by J. Drucker
The technical feat of this book is apparent to any letterpress printer. THe justification of these pages became increasingly complicated, since the paragonnage (multiple point sizes in and across lines and words) demands complicated spacer arrangements if the lock-up is going to work at all.But the technical features had other implications for the composition of the text, since the alignment of words across lines by letters meant that sometimes a text had to be changed in order to find correspondences that could be locked into the spatial arrangement -- as in a crossword puzzle or jigsaw. I worked on galleys, from small units to larger ones, making up the pages as a whole, rather than using a composing stick. I left the sheets unbound, in an album type cover, as per inspiration from the work of Ilia Zdanevich, but it was a most inadequate solution. Later, in New York, I had the remaining 5 or 6 copies bound professionally so they could be sold.
by J. Drucker
typographic: The typography begings with a fantastically clean, clear Caslon and proliferates into smaller and alrger type faces, including wood, italic fonts, and a range of letters that call out distinctive texts within the text.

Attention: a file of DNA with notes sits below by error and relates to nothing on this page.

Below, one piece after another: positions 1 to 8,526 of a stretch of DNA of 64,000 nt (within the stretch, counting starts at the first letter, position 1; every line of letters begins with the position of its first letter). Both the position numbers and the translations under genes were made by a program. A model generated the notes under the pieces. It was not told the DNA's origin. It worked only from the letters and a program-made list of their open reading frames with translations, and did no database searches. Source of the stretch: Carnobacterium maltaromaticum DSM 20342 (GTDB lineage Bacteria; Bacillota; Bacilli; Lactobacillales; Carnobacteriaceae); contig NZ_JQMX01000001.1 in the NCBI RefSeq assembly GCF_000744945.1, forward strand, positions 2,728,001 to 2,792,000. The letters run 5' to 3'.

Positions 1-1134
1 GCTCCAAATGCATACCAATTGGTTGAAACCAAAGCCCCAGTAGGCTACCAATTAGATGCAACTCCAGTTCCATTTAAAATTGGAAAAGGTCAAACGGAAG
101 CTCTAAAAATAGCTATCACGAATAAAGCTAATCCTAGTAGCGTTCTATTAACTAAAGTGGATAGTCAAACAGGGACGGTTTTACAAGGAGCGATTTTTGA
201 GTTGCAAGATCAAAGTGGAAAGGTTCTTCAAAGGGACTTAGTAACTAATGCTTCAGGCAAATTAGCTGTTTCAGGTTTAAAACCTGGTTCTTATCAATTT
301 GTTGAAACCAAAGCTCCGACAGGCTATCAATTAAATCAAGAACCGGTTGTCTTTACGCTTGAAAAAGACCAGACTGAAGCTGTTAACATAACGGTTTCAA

graphical: The layouts are visually clean and striking.
development: Each typographic element introduced remains a working element as the text progresses.
"All our conversations were in language, and according to conventions..." so it begins. The text is figured, evocative, suggestive, abstract, and self-referential.
The first page of the text shows only the Caslon type, and a single strain of language.
The final page of the text shows all of the many textual strands in play and graphically distinct, but interwoven.
Through Light and the Alphabet
born: United States
active: United States
citizenship: United States
edition type: editioned
place: Berkeley and Oakland
edition size: 50 copies, 25 of which were offered for sale.
horizontal: 13" inches closed
vertical: 13" inches closed
depth: .15" inches closed
format: album (AAT)
Printed at Berkeley, California, in an edition of 50 copies of which this is No[1-50] [signed].